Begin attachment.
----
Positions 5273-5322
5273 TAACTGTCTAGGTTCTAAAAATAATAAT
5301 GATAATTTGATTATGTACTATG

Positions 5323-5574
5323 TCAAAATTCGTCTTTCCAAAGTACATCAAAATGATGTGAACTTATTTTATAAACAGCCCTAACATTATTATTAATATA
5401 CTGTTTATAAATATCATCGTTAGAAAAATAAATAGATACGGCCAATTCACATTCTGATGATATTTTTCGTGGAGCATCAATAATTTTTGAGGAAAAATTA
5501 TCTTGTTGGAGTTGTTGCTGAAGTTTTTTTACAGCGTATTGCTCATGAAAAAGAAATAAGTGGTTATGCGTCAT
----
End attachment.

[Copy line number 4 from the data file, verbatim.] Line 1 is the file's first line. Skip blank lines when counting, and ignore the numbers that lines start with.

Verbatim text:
Positions 5323-5574